Reply to this topicStart new topic
> Rythm guitarist
theozard
post Jan 22 2007, 11:37 PM
Post #1


GMC:er
*

Group: Members
Posts: 15
Joined: 22-January 07
Member No.: 1.102



I have been playing from a year and a half now. Although i have not been playing with the metronome but it sounds to be im pretty on track when it comes to playing general strumming etc...i can also play the Amin pentatonic and the Cmajor scale etc. Thats it i guess
I want to become a rythm guitarist and want to perfect my skills..now i was wondering
-What all does a rythm guitarist consist of?(what all should he know)
-From my description..how do i youll think i should take it from here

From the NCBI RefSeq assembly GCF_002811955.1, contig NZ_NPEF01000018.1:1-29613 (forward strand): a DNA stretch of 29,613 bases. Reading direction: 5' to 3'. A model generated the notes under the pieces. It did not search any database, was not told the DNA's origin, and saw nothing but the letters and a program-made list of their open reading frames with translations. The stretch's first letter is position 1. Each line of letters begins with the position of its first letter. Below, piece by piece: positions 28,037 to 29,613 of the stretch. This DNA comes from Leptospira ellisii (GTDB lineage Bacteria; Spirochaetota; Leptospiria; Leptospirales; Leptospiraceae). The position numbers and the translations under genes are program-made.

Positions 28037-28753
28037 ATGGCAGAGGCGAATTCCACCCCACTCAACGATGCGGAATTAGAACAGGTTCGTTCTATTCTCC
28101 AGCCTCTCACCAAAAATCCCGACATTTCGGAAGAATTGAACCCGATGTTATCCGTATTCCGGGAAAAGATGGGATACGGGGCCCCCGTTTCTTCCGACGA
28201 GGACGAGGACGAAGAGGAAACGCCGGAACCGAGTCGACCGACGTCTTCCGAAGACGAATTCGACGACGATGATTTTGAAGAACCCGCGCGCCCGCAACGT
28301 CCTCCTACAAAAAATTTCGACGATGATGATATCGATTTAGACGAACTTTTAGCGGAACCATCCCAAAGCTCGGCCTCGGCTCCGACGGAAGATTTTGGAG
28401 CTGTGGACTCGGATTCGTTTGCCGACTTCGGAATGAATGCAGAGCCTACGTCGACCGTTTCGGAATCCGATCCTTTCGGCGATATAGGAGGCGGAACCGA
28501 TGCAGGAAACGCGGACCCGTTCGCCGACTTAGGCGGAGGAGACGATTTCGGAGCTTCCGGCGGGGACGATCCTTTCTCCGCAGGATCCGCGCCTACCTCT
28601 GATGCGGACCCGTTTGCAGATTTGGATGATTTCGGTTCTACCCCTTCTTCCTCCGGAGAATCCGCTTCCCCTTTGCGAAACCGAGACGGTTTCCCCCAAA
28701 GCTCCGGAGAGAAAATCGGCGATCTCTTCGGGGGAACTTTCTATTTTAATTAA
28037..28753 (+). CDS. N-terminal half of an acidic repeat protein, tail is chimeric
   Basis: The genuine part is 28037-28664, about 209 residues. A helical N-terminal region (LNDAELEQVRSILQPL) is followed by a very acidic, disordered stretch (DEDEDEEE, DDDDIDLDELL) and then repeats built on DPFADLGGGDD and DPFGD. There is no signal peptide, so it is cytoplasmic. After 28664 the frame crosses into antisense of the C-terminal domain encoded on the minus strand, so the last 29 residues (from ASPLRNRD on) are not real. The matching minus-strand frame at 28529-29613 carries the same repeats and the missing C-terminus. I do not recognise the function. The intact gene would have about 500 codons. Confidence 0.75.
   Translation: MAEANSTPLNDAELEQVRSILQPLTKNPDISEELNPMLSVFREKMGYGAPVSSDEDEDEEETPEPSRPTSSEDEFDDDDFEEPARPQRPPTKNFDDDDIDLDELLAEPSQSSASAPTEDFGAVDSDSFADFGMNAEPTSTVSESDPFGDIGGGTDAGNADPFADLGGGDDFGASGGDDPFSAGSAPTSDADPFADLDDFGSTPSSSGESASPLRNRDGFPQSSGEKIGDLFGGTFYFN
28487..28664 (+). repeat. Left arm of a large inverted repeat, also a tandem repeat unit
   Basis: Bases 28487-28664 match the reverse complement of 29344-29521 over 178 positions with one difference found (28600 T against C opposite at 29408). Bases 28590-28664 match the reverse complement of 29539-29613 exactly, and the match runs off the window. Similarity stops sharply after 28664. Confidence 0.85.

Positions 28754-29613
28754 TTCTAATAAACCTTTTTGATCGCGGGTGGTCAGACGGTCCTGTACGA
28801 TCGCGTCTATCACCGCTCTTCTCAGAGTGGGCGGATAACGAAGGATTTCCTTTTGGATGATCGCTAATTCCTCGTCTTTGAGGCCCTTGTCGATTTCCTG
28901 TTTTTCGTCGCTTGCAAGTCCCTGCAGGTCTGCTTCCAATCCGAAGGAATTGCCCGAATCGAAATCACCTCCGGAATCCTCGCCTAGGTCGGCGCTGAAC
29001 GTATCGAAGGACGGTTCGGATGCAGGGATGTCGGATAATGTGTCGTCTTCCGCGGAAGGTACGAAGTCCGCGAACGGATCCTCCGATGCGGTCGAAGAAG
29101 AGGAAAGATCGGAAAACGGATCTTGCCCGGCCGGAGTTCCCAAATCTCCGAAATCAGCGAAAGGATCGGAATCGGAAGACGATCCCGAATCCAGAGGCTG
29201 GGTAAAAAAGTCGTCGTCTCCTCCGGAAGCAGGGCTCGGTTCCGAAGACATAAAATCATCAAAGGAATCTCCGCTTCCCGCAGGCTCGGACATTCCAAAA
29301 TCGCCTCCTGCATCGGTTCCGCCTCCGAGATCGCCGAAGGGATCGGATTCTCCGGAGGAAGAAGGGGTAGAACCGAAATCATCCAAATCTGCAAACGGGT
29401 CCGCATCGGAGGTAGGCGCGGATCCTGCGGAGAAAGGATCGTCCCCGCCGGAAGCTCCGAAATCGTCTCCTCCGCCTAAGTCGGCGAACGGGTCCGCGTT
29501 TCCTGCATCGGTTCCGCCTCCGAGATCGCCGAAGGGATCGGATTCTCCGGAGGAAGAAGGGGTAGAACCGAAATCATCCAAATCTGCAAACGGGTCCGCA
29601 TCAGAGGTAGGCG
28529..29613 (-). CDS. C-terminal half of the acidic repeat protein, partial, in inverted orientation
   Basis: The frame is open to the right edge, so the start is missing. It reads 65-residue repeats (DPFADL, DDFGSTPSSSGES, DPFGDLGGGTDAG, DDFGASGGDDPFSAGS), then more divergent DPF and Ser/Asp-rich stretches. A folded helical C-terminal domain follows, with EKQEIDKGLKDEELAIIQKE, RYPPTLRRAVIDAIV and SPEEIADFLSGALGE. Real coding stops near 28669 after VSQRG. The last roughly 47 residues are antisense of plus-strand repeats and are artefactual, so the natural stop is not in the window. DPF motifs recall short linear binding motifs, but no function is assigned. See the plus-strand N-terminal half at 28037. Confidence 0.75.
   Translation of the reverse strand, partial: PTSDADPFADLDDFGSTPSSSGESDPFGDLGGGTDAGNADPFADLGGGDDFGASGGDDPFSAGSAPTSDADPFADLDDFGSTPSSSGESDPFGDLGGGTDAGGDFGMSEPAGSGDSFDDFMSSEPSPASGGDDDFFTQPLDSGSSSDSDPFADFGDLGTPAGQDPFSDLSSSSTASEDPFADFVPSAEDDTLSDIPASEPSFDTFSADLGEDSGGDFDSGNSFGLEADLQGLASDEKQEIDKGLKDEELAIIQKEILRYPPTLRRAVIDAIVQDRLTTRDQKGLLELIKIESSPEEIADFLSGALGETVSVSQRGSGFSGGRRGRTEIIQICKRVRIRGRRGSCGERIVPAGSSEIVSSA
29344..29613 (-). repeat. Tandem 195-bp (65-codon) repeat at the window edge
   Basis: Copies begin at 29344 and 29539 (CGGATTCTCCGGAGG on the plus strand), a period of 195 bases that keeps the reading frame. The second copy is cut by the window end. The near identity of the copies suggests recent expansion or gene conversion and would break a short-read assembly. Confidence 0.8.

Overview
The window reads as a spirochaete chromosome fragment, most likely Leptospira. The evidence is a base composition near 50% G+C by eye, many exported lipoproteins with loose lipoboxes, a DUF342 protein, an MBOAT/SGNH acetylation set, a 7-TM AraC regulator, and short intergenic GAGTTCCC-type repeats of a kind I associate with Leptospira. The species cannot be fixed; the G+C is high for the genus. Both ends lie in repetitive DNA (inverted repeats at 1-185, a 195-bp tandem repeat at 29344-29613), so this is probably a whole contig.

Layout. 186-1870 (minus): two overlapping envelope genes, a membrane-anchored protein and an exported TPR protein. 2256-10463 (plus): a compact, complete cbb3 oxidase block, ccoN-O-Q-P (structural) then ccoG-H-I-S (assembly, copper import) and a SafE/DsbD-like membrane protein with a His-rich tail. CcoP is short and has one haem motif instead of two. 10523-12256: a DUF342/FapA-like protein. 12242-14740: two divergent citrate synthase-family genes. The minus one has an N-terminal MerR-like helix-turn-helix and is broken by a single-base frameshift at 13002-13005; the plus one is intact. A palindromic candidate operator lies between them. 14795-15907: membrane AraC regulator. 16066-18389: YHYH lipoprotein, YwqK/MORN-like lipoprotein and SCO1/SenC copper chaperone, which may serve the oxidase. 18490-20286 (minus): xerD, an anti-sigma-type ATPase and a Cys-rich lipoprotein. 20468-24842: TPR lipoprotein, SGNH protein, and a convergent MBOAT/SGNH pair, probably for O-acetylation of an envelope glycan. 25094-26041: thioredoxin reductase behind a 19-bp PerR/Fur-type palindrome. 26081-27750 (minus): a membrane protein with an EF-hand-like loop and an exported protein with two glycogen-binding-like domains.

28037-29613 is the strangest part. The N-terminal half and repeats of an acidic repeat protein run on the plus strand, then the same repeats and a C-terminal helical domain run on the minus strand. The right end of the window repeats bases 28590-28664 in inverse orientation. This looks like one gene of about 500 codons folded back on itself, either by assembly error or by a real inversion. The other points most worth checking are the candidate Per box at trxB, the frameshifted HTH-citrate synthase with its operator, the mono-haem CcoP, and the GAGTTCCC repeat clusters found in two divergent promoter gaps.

Thanks smile.gif
Go to the top of the page
 
+Quote Post
Steelkonsum
post Jan 23 2007, 12:04 AM
Post #2


Member
*

Group: Members
Posts: 246
Joined: 11-January 07
From: Malmo, Sweden
Member No.: 1.066



QUOTE (theozard @ Jan 22 2007, 11:37 PM) *
I have been playing from a year and a half now. Although i have not been playing with the metronome but it sounds to be im pretty on track when it comes to playing general strumming etc...i can also play the Amin pentatonic and the Cmajor scale etc. Thats it i guess
I want to become a rythm guitarist and want to perfect my skills..now i was wondering
-What all does a rythm guitarist consist of?(what all should he know)
-From my description..how do i youll think i should take it from here

Thanks smile.gif


I would guess you need to learn as many chord shapes as humanly possible to be able to create some interesting variations. And of course learn different rythms(such as gallop, funk style, etc etc). Practice the backing tracks on each lesson, theyre generally very cool.